The Scottish government has announced plans to cut spending and bring in a public sector pay freeze in its budget for the year ahead.
Finance Secretary John Swinney said he was facing a cut of more than £1bn, affecting housing, education and tourism.
Mr Swinney added he would freeze public sector salaries for a year and end big bonuses.
BBC News website readers in Scotland have been giving their verdicts on the plans.
The cuts proposed in this budget are long overdue - in fact they are four years too late. This crisis has been developing for a while but now it comes as a shock to most people and unfortunately there will be many job losses and financial casualties. Local government employers must take the blame in not being efficient enough in their purchasing and procurement policies. One look at our parliament building says it all. Mike Swift, Bathgate
If public sector workers are now facing a pay freeze can we assume the government will pass legislation to freeze shop prices, fuel prices, rent increases, insurance increases and so on? S Peters, Edinburgh
I think he has done well considering the amount of money he received from Westminster. Colin Doig, Edinburgh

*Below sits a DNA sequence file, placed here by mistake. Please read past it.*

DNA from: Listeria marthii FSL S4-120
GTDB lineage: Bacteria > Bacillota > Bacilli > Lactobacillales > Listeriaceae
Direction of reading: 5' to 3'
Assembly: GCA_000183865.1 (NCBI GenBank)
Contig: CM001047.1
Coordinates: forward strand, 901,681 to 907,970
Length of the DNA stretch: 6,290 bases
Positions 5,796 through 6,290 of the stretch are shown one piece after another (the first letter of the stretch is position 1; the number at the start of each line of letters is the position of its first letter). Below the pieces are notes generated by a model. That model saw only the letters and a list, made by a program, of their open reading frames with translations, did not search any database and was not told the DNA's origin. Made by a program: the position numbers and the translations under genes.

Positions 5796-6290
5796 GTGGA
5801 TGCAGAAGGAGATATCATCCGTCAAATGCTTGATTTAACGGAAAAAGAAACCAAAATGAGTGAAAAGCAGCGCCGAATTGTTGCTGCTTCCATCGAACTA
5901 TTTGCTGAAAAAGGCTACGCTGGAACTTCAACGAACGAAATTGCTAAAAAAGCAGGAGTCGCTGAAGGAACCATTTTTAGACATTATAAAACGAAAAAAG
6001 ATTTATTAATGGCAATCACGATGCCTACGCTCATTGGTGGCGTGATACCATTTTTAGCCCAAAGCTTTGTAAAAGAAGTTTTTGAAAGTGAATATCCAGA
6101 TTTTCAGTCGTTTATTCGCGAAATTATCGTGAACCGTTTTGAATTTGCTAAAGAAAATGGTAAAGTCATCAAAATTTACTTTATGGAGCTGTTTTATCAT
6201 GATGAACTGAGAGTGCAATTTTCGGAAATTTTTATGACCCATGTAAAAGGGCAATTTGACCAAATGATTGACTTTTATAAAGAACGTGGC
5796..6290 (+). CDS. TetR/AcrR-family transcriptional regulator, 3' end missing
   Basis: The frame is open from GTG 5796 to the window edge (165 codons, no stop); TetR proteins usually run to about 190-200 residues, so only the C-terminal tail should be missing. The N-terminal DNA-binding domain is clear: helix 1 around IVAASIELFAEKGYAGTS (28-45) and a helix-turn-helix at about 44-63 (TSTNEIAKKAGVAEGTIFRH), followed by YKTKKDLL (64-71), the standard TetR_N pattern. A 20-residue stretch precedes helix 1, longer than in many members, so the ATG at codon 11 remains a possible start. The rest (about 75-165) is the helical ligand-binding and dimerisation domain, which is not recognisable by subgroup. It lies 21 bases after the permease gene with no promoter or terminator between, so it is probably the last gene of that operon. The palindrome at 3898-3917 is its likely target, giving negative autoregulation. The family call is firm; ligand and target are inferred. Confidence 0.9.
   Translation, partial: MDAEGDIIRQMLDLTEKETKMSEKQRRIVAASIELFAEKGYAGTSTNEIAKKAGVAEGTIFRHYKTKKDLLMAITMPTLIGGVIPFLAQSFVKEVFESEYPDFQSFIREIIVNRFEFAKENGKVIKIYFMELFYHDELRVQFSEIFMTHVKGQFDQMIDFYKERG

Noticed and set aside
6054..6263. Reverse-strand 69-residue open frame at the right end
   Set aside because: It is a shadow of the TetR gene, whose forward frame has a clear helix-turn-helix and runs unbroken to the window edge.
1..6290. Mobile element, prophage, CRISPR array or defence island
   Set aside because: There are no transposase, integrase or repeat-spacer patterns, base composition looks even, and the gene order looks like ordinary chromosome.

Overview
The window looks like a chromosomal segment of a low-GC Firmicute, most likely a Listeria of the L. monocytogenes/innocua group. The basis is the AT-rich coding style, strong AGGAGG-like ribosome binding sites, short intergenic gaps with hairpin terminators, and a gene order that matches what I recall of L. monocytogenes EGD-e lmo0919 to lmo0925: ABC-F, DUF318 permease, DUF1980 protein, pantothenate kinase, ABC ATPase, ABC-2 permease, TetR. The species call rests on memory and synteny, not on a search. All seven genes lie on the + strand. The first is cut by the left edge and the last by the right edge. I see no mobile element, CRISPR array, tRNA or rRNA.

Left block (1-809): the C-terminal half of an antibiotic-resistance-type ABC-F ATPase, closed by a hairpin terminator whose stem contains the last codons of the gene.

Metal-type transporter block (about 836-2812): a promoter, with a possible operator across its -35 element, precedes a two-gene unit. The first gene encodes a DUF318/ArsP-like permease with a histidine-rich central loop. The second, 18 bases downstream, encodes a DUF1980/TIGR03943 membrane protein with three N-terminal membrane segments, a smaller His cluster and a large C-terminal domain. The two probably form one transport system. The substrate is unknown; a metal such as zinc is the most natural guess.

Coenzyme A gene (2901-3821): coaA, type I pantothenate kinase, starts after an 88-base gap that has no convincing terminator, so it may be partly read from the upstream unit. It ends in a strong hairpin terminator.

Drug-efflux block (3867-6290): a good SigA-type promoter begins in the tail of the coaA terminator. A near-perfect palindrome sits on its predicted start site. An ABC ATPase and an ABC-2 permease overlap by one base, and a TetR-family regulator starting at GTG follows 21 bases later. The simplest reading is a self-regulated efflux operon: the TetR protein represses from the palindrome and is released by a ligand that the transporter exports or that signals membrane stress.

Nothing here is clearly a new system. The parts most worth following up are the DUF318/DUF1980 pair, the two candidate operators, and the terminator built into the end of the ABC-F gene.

I fully support the SNP's budget and have full confidence in them - the SNP has done more for this country than Labour or the others have or will ever do! Michael, Edinburgh
I'm currently working in a Homeless Supportive Accommodation. Due to cutbacks made by the government, I'm now facing redundancy. So this clearly is not leaving me better off. Why should I have to be put through this stress as well as my wife and kids? Gary, Dundee
Will the SNP lead the way with cuts to MSPs' salaries? Sylvia Pascal, Glasgow
I won't be any better or worse off. I'm a public sector worker, so I will get a £250 rise as I'm under 21,000. The freeze is necessary to save jobs. Both the Conservatives and the Liberal Democrats have to support it or they will be going against Westminster's cuts if they don't. No working man is going to support Labour who will put up the poll tax if they get in, otherwise they will be cutting their own throats. I support this budget, the rest of this country has to, so why not us Scots? John Carroll, East Wemyss, Fife
The number of 1000 extra police officers does not tell the full story. The real cost is a reduction in real terms of approx 5.6% next year. Indications are that none of this reduction is being bourne by police officers, it will come entirely from police staff. Cuts of this magnitude will mean only one thing - mass redundancies of police staff (possibly up to 50%) with unqualified police officers having to backfill the posts coming in off the street. Stephen Diamond, Motherwell, North Lanarkshire